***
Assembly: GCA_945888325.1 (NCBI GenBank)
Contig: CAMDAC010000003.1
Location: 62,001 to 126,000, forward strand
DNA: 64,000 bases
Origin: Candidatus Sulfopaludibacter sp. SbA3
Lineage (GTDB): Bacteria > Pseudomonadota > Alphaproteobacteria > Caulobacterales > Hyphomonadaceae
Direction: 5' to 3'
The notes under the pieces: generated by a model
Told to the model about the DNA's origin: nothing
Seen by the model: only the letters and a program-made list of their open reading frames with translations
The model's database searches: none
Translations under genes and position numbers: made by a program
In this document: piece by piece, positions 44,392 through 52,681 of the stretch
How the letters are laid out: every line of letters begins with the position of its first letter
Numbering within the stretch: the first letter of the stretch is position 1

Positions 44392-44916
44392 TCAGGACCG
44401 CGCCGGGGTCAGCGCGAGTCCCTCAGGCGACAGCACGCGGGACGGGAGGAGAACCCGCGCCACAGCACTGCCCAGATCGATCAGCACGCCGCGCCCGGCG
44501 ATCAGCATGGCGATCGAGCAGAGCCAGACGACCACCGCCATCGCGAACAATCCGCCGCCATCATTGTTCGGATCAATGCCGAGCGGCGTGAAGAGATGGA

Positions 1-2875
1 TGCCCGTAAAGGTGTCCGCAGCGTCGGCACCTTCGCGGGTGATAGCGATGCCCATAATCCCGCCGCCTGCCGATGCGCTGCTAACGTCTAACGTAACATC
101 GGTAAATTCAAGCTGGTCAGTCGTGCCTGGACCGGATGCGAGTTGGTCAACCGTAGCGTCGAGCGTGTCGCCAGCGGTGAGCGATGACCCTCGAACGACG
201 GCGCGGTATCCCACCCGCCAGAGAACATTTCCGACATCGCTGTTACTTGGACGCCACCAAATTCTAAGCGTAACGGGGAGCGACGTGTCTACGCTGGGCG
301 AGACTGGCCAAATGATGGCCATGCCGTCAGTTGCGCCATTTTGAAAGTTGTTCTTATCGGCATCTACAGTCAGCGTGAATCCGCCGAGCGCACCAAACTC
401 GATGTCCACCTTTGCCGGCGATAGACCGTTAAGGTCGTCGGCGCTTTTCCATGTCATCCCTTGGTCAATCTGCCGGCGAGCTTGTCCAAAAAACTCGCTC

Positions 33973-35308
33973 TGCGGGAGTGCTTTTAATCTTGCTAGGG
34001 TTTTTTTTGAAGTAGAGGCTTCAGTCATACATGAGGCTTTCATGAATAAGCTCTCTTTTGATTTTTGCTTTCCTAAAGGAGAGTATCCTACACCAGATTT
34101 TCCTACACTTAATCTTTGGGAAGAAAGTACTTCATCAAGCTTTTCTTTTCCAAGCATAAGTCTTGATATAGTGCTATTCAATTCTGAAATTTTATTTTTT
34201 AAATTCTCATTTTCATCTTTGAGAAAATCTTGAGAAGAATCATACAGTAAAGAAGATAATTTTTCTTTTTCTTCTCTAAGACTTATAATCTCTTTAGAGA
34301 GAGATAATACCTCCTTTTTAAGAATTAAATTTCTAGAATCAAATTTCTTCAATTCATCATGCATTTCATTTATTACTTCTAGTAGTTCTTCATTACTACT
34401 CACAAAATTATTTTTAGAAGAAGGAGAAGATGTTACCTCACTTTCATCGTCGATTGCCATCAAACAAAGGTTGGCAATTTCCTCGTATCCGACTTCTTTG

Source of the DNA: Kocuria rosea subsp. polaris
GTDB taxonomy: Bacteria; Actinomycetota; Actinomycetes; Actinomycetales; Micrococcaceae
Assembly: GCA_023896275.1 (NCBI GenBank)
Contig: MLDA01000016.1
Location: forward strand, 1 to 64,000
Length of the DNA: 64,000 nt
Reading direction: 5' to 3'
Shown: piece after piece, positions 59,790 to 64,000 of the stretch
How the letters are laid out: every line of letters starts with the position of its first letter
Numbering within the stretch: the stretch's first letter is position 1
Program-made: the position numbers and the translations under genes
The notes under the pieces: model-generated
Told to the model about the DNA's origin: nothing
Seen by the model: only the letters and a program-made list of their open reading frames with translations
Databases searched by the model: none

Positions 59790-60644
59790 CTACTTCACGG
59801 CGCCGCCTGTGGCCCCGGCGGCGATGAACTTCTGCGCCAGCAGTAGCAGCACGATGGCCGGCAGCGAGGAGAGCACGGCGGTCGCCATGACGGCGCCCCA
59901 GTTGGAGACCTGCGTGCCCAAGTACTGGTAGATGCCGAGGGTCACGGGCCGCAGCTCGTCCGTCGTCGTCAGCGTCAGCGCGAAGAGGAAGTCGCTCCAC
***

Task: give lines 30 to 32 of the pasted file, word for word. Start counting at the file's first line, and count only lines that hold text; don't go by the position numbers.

34201 AAATTCTCATTTTCATCTTTGAGAAAATCTTGAGAAGAATCATACAGTAAAGAAGATAATTTTTCTTTTTCTTCTCTAAGACTTATAATCTCTTTAGAGA
34301 GAGATAATACCTCCTTTTTAAGAATTAAATTTCTAGAATCAAATTTCTTCAATTCATCATGCATTTCATTTATTACTTCTAGTAGTTCTTCATTACTACT
34401 CACAAAATTATTTTTAGAAGAAGGAGAAGATGTTACCTCACTTTCATCGTCGATTGCCATCAAACAAAGGTTGGCAATTTCCTCGTATCCGACTTCTTTG